HEARING TIPS

Man holding ear because his hearing aid is whistling.

It’s a tough pill to swallow, for many, coming to grips with and accepting the truth of hearing loss. Because you realized that it was best for your health, you made the choice to go and get fitted for a hearing aid by a hearing specialist. More than likely, you quickly recognized the benefits one receives from using a hearing aid, including the ability to hear speech (even among the din of background noise), the potential to recover from cognitive decline and the ability to treat tinnitus.

But occasionally, amongst all those life-changing benefits, you get one loud, piercing and shrieking downside. Your hearing aids whistle. Feedback is the more familiar term for this whistling. It’s like what happens when a microphone comes too close to the sound system, the only difference is this time it’s directly in your ear. Fortunately, this is a problem you can fix relatively simply. We’ve put together a recap of three tried-and-true ways to stop your hearing aid from squealing.

1. The Way Your Hearing Aid Fits Can be Adjusted

Probably the most prevalent reason for feedback or whistling in the ear involves the positioning of your hearing aid in your ear or the earmold connected to it. The sound can get out and reverberate through the microphone of the hearing aid if it doesn’t fit right. Depending on how poorly the fit is and how much sound has escaped, the consequences of the leakage can be either a continuous or a sporadic squealing. With some hearing aid designs, a plastic tube will connect the actual device with the earmold. As time passes, this piece can harden, shrink or crack, which unseats the earmold from its best position. This movement can cause squealing, but you can correct the issue by replacing the plastic piece.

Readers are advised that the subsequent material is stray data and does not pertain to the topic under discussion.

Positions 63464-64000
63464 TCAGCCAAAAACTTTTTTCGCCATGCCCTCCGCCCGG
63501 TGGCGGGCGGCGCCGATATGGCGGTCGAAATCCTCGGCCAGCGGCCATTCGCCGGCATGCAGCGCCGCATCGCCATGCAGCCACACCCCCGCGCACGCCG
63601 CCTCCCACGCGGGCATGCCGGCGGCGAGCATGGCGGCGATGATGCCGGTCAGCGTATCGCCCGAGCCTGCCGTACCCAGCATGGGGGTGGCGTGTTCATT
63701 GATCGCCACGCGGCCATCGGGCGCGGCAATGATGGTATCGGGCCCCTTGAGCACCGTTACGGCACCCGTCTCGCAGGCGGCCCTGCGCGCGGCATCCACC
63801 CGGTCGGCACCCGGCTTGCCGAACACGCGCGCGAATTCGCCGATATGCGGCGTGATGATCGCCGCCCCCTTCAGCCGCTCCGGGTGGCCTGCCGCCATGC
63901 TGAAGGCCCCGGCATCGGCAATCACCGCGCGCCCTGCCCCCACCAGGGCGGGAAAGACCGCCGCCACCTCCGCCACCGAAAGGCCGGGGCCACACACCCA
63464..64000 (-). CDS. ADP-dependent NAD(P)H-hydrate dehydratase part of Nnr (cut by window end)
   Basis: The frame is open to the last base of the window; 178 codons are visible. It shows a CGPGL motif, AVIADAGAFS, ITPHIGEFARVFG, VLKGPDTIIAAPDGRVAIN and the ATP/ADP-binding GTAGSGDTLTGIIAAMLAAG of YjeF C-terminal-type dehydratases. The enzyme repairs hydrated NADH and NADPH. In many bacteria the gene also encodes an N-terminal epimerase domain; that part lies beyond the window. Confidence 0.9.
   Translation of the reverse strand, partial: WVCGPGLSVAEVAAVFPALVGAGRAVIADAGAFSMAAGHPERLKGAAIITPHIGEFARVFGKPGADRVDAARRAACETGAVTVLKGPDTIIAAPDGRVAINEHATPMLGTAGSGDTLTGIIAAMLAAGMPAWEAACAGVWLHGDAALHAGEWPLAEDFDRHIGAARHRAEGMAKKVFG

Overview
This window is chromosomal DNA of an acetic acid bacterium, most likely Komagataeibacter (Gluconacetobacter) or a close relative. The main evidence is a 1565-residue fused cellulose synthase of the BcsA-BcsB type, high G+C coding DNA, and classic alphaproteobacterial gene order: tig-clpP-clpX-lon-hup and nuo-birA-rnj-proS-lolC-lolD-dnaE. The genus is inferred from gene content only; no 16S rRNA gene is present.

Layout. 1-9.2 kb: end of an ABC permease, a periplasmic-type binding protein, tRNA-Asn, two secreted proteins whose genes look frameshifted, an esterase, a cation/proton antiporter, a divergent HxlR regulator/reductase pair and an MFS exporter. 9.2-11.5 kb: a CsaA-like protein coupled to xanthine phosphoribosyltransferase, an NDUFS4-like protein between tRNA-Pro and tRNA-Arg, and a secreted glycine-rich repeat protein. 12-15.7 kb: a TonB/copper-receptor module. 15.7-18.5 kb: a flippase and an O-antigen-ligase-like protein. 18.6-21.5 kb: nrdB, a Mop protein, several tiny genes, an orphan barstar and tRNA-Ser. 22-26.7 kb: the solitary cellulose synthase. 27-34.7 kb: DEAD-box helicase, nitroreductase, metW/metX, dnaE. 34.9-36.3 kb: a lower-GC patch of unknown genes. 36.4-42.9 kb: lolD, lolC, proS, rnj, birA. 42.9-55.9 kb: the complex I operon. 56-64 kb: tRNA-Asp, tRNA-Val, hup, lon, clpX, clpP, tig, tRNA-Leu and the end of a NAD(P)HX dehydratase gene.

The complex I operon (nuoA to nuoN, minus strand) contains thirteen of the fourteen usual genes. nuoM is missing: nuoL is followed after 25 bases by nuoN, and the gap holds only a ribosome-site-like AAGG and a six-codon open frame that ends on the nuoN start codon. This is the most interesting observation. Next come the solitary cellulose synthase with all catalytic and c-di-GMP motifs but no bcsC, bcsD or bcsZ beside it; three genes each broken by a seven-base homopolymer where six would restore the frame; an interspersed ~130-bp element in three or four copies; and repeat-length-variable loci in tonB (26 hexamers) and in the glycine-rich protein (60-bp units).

2. Get Rid of Excessive Earwax

Earwax is really good for our bodies, even though, ironically, we tend to think of it as unwelcome or even nasty. Dirt and other substances are stopped from getting into the ears by this gooey substance which acts as a defense. Actions, such as talking or chewing assist your ears to limit the amount of earwax they produce but there can be an adverse effect if too much earwax builds up. Feedback will inevitably happen if you insert a hearing aid on top of an excessive amount of earwax. The reason for this is that the amplified sound has nowhere to go because of the blockage from the wax. The sound circles back into the microphone because it has no clear exit. There are a few ways to eliminate an abundance of wax from your ears such as letting a warm shower run into your ears. In order to avoid undue buildup, however, the best idea is to have your ears correctly cleaned by a hearing care specialist.

3. Uncover the Microphone

Often times the most apparent solution is the most effective. Have you ever noticed someone trying to take a picture which didn’t come out, only to discover that the lens cap was still on? The same concept is applicable here. Anything covering the hearing aid can cause them to whistle. You could even get the same result by covering the microphone with your hand or another object, like if you give someone a hug and put your ear into their shoulder. Uncovering the hearing aid should be enough to fix the problem.

Here’s a bonus tip: Consider getting a new hearing aid. Manufacturers are routinely integrating new hearing aid technology into devices, and we’ve already seen modern models decrease some of these causes for worry. Give us a call if you are interested in checking out new hearing aid technology or if you are having a problem with your current hearing aids whistling.

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